• Prescribing of controlled substances

“Complaints of disruptive behavior with staff also increased significantly last year along with issues of substance use and licensee mental health,” noted Fitzhugh. “In their 2022 Annual Report, the North Carolina Medical Board highlighted these increases as matching a national trend pointing to a clinical population in need of support.”

Telemedicine and Prescribing

Telemedicine is here to stay and, at least for now, flexibilities in teleprescribing controlled substances remain. The restrictions in place before the COVID-19 public health emergency required a telemedicine provider to perform an in-person medical evaluation of a patient prior to prescribing a controlled substance (with certain limited exceptions). “The DEA and SAMSA recently issued a temporary rule that extends the teleprescribing flexibilities adopted during the Covid-19 public health emergency,” advised Fitzhugh. The temporary rule, which will expire on November 11, 2023, allows telemedicine providers to prescribe controlled substances without the need for an in-person medical evaluation. Without the temporary rule extending the telemedicine flexibilities, those restrictions would have gone back into effect on May 12, 2023.

Practice and Scope Flexibilities

Legislative and Board waivers expired in December 2022 related to Quality Improvement meetings and corresponding documentation for advanced practice providers such as nurse practitioners and physician assistants.  In January 2023, the North Carolina Board of Nursing announced it would resume the random compliance audits of nurse practitioners they had relaxed during the pandemic. 

Nurse Licensure Notification

Fitzhugh highlighted Nursys®  e-Notify, a tool offered by The National Council of State Boards of Nursing to institutions that want to receive free automated nurse license status updates.  Institutions simply set up an account on the website, and they will receive updates on whether their employed RNs and LPNs/VNs licenses are expiring, have received public disciplinary action, or any updates from their licensing board.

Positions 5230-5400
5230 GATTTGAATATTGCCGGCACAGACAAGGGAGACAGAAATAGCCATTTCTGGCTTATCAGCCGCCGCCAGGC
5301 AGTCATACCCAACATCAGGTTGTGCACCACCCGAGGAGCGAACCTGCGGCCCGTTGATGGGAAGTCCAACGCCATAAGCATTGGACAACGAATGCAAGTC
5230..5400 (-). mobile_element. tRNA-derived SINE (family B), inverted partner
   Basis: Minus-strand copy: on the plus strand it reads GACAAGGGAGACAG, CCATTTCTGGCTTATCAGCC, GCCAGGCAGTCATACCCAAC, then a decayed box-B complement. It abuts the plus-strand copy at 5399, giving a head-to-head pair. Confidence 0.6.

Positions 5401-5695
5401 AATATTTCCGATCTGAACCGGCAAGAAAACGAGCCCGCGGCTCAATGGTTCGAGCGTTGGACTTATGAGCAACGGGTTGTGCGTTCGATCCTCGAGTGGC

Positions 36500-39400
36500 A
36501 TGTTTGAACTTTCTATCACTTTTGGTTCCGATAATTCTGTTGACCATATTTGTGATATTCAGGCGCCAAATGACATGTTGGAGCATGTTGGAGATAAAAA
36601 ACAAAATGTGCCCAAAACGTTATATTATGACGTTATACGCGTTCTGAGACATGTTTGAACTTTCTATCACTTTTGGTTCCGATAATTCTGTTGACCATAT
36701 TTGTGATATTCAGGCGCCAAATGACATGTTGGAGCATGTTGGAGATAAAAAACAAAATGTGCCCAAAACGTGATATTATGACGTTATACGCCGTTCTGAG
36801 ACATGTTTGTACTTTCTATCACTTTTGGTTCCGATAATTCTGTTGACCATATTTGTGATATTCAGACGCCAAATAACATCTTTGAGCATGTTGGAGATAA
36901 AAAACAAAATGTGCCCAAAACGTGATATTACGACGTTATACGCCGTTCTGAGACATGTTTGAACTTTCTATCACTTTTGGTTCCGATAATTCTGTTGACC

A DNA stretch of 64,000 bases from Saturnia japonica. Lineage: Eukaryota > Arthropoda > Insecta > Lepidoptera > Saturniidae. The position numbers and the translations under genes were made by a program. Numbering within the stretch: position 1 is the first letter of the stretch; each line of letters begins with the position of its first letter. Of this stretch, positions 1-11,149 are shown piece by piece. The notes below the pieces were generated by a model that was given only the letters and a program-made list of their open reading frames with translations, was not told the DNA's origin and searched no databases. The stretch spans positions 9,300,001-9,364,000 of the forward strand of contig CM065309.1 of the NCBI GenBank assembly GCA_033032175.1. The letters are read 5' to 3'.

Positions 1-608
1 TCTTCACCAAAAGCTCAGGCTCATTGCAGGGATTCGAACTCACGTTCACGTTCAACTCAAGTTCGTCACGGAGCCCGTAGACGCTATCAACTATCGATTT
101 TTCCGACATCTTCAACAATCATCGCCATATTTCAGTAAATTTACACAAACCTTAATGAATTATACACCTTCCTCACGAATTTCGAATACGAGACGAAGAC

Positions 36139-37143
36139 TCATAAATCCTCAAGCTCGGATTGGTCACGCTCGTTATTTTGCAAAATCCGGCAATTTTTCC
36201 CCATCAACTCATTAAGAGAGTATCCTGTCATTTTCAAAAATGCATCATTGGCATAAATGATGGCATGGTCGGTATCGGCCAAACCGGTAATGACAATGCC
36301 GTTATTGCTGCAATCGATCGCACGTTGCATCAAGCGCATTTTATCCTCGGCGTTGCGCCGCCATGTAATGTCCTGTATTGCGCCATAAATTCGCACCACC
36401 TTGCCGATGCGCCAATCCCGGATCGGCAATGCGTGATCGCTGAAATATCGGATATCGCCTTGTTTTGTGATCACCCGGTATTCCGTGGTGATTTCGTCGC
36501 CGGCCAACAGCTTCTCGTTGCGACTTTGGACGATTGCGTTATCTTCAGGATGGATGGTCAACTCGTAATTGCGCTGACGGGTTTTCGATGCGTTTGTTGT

Key Employment Law Issues in Health Care

Ward and Smith employment attorneys Will Oden and Avery Locklear provided insights on how to respond to charges from the Equal Employment Opportunity Commission ("EEOC"), restrictive covenants and non-compete agreements, the Pregnant Workers Fairness Act, and religious accommodations.

EEOC Charges

Oden emphasized the importance of having adequate documentation prior to terminating an employee, especially if that individual is in a protected category. “Having multiple witnesses versus one employee saying something does not always pass muster anymore,” said Oden.

Employers seeking a 30-day extension of time to respond to complaints should be aware that the EEOC and the NC Department of Labor appear to be denying these extensions (or granter shorter extensions of time) more frequently. “If you get a complaint, a best practice is to start moving on it quickly,” added Oden.


Specifically in regard to the medical profession, Oden has noticed an uptick in NC Occupational Safety and Health ("OSHA") investigations. OSHA has hired additional investigators and audits are happening more often.

Providers should consider reaching out to NCDOL-OSH's Consultative Services Bureau, a separate arm that can help to identify possible issues. “They can find things that need to be tweaked or changed. It’s informal, and the information doesn’t get shared with anybody else in NCDOL-OSH. But if an auditor comes in later and finds something wrong, and Consultative Services previously said it was appropriate, that could help,” advised Oden, “and it’s a free process.”